The aircraft was destroyed when it impacted a field after takeoff from Fulton County Airport-Brown Field (FTY), Atlanta, Georgia. The air transport pilot and three passengers were fatally injured. The airplane was owned and operated by Chen Aircrafts LLC. Instrument meteorological conditions prevailed, and an instrument flight rules flight plan was filed for the flight. The personal flight was conducted under the provisions of Title 14 Code of Federal Regulations Part 91 and had an intended destination of Millington-Memphis Airport (NQA), Millington, Tennessee. A review of preliminary radar data provided by the Federal Aviation Administration (FAA) revealed that after departing from runway 8 at FTY, the airplane turned left toward the north climbing to about 3,225 ft msl (2,385 ft agl), then made a descending right 180-degree right turn to the south before radar contact was lost at an altitude of about 1,175 feet msl (335 ft agl). A video obtained from a security camera positioned on top of a building, located about a half mile from the accident site, captured the airplane in a descending left turn prior to rolling inverted until it was lost from view behind a tree line. According to Federal Aviation Administration (FAA) records, the pilot held an air transport pilot certificate with a rating for airplane multiengine land and a private pilot certificate with ratings for airplane single-engine land and single-engine sea. The pilot was issued a secondclass medical certificate on May 31, 2018 and reported 2,300 hours of total flight experience and 150 hours of flight experience in the previous 6 months. According to FAA records, the airplane was manufactured in 1991, and was most-recently registered to a corporation in July 2017. It was equipped with two Pratt & Whitney Canada, JT15D series engines, which could each produce 3,050 pounds of thrust. The 1216 recorded weather observation at FTY, which was about 1 mile to the southwest of the accident location, included wind from 050° at 10 knots, visibility 7 miles, overcast clouds at 600 ft above ground level (agl), temperature 8° C, dew point 8° C, and an altimeter setting of 29.52 inches of mercury.The airplane impacted a tree prior to impacting the field about 50 feet beyond the initial tree strike. All major components of the airplane were located in the vicinity of the wreckage. The debris path was about 325 ft long and was located on a 142° heading. The airplane was highly fragmented and dispersed along the debris path. The main wing spar was separated from the airframe and came to rest about 200 ft from the initial ground impact point. The empennage was impact-separated and located about 275 ft from the initial impact crater. Both engines were impact-separated from the airplane. The cockpit, cabin, and wings were highly fragmented. A cockpit voice recorder and an enhanced ground proximity warning system were located along the debris path and retained for data download. The airplane was moved to a secure facility and retained for further examination.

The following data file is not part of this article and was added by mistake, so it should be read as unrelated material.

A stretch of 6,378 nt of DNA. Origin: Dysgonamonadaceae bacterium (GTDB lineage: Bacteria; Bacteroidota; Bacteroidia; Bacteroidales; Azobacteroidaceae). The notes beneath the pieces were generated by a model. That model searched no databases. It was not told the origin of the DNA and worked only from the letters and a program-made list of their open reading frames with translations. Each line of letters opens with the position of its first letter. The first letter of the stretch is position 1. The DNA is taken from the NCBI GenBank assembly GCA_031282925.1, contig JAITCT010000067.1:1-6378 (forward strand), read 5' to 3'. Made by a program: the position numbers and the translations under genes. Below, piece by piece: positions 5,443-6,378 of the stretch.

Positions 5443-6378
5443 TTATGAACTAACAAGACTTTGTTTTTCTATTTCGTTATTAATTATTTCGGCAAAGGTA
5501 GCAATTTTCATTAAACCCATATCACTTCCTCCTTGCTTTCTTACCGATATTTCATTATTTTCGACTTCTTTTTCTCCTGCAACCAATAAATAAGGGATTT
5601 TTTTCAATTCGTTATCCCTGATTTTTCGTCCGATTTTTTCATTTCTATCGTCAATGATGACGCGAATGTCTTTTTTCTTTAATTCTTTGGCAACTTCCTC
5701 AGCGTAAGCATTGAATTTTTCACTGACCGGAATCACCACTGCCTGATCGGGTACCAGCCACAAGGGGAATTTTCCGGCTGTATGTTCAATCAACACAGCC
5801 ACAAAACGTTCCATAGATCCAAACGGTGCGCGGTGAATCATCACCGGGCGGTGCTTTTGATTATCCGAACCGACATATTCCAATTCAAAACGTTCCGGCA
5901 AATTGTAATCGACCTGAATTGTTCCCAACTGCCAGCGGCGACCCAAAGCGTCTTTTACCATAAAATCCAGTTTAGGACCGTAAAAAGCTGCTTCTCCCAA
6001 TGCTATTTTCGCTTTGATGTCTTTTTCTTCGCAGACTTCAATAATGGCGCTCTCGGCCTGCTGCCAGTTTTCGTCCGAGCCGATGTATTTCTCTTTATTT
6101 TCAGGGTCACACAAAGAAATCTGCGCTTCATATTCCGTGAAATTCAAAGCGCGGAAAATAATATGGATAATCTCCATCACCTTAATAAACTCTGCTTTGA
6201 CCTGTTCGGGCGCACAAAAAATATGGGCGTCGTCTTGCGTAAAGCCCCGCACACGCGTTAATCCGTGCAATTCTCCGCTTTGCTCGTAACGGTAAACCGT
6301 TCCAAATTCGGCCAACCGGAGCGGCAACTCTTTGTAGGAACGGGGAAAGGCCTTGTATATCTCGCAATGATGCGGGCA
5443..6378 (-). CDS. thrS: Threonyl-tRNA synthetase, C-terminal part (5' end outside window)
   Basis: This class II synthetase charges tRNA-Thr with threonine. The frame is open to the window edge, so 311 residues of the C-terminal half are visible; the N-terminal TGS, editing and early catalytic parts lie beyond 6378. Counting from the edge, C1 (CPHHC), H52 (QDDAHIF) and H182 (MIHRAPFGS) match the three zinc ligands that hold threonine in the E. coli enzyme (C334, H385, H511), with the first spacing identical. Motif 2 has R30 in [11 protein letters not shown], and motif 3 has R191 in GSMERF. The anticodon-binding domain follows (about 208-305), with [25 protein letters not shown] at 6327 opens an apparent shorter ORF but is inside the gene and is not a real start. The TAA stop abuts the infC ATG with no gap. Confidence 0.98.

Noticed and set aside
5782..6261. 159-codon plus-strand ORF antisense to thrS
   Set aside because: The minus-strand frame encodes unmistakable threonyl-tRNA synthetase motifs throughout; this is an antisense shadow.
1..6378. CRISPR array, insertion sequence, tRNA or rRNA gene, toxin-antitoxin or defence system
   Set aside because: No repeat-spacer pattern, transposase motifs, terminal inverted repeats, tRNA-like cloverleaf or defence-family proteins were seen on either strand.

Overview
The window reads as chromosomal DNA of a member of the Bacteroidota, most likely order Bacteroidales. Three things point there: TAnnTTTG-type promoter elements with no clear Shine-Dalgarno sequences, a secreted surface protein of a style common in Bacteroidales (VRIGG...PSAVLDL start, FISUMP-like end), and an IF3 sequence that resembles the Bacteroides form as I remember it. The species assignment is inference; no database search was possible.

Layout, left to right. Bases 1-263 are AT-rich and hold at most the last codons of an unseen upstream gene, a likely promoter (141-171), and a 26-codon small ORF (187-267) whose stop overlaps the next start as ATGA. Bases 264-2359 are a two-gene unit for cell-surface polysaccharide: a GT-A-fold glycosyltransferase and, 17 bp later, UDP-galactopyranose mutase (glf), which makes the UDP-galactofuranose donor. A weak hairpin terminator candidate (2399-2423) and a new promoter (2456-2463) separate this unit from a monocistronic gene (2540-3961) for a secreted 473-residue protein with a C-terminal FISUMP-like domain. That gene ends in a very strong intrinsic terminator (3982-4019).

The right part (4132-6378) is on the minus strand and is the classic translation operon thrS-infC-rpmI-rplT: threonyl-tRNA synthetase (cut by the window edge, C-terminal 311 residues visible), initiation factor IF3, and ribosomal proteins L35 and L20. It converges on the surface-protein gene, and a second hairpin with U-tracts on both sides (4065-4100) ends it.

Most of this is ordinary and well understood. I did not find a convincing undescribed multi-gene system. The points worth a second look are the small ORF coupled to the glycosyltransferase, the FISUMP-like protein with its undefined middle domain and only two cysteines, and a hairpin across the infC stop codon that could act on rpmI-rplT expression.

Crash of a Lockheed HC-130H Hercules in Savannah: 9 killed